Two and a half years ago Hearing International discussed various homeopathic medicine treatments for tinnitus. In Part V of this discussion, we referenced the impressive a research headed by Dr. Kathleen Campbell, audiologist and researcher at Southern Illinois University. A prolific researcher, whose team at Southern Illinois University has discovered that antioxidants can reduce hearing loss created by aminoglycocide ototoxicity and reduce or eliminate the effects of noise induced hearing loss.
At the beginning Phase 2 of US Food and Drug Administration (FDA ) clinical trials in the use of D-Methionine (D-Met), Dr. Campbell indicated that the goal of their team was to be sure that when they “came out with a statement, it is scientifically correct and well documented.” In an interview with Beck (2013), she underscored that point as she presented that there are thousands of supplements, vitamins and other “cures” available from the Internet and other sources that have very suspicious claims as to their benefit.
The Science Behind the Research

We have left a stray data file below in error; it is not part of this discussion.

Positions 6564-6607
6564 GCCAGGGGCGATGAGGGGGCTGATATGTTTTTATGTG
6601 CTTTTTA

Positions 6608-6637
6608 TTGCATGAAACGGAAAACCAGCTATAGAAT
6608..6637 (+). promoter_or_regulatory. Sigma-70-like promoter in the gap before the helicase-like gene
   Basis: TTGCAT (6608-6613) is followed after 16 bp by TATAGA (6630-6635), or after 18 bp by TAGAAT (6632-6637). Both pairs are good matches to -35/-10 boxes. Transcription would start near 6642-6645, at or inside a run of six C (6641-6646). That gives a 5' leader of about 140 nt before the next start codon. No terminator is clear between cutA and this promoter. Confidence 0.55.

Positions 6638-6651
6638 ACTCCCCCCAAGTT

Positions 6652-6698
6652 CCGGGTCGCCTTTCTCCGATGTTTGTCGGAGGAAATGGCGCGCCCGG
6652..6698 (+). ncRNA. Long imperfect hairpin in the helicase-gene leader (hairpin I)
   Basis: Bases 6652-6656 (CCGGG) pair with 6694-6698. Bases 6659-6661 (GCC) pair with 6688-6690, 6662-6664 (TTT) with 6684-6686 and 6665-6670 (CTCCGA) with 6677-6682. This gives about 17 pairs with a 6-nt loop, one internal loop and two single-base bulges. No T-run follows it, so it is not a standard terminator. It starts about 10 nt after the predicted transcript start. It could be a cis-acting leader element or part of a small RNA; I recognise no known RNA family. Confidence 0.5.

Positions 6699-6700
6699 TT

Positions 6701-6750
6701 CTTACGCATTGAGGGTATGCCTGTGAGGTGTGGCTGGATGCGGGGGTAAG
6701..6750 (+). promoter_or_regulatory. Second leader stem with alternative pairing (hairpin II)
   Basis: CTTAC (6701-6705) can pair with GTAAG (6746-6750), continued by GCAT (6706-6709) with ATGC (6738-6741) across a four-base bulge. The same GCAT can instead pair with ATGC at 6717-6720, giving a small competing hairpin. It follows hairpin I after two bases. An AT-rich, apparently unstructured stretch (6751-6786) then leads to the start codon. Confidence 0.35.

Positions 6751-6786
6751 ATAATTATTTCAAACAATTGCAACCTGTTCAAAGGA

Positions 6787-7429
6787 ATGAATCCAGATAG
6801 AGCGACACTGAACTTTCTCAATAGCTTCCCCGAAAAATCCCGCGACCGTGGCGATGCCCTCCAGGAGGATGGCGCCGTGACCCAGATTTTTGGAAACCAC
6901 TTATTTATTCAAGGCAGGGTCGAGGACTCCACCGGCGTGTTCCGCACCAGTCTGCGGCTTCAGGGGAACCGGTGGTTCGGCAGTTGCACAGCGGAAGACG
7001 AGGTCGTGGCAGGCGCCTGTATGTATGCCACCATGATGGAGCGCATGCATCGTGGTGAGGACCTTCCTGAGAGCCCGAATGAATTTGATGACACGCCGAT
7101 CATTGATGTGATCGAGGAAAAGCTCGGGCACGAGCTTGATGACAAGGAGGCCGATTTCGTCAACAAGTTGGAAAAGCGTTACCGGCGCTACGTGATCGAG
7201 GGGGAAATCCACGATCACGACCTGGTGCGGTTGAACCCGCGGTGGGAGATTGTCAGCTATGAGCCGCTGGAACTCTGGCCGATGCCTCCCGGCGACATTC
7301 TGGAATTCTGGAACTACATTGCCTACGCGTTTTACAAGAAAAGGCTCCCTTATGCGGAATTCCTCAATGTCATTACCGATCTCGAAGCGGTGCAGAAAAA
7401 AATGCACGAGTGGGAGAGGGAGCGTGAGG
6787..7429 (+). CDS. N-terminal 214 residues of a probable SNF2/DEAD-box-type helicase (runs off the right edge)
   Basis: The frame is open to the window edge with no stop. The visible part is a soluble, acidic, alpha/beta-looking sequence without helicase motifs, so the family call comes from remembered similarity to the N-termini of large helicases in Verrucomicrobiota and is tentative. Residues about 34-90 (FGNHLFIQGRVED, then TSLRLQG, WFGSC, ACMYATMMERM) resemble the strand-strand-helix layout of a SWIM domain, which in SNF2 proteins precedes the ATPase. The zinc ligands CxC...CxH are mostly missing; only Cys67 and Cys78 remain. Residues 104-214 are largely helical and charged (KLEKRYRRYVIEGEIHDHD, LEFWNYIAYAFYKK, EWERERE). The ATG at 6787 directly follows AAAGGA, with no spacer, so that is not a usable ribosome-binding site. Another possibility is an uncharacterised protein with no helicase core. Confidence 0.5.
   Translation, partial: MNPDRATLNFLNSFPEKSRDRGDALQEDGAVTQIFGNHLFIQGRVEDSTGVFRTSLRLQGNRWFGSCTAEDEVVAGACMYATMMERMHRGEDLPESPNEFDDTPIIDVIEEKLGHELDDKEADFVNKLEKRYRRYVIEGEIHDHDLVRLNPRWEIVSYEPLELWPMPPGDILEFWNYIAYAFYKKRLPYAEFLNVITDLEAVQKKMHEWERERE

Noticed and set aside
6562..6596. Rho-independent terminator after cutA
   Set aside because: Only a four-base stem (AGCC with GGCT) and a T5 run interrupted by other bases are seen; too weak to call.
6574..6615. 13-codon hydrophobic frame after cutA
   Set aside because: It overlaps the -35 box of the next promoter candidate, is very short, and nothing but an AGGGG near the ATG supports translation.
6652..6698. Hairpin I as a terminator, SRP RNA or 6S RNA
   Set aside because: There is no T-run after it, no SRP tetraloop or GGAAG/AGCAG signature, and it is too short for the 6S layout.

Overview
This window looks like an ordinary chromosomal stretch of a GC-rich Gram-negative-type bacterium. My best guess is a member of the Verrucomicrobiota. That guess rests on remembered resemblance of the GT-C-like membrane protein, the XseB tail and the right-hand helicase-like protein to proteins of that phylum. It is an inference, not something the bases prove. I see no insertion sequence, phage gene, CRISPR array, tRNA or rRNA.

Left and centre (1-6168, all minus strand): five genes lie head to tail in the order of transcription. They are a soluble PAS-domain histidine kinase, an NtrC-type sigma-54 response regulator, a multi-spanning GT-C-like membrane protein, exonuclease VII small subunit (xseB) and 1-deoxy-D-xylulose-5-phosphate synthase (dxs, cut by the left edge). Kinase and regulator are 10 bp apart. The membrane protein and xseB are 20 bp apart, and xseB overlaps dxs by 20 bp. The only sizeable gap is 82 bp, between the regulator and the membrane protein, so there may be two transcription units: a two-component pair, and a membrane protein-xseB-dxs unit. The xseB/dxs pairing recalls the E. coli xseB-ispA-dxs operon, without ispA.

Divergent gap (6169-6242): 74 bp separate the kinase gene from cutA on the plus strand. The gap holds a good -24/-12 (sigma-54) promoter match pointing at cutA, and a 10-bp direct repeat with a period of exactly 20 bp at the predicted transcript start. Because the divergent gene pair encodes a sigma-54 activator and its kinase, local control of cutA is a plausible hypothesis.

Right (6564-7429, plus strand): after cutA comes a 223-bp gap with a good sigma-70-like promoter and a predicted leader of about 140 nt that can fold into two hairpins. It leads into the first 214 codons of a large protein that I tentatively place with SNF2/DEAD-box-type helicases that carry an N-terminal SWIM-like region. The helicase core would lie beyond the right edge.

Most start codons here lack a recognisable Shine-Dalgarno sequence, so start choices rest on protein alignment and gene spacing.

In our last discussion of this topic, Mandal (2013) described the science involved as related to oxygen in that “all living organisms use oxygen to metabolize and use the dietary nutrients in order to produce energy for survival. (Click here for an antioxidant video). Oxygen is a highly reactive atom that is capable of becoming part of potentially damaging molecules commonly called “free radicals.” If not familiar with the relationship of oxidation of molecules into free radicals and how antioxidants can affect metabolism, a super discussion is available at Healthy Check (2015). Basically, due to metabolism and other factors, such as noise exposure the auditory system, unstable molecules are created in the cellular structure by “oxidation”. In the auditory system, theory has it that these unstable, oxidized molecules or “free radicals” attack other portions of the cellular structure to steal electrons to become stable again. This stealing of electrons from other molecules causes a less stable cellular structure and, in the auditory system, contributes to the loss of hearing sensitivity. This process also is also thought to be a cause of other disorders such as heart disease, cancer, aging and many other conditions.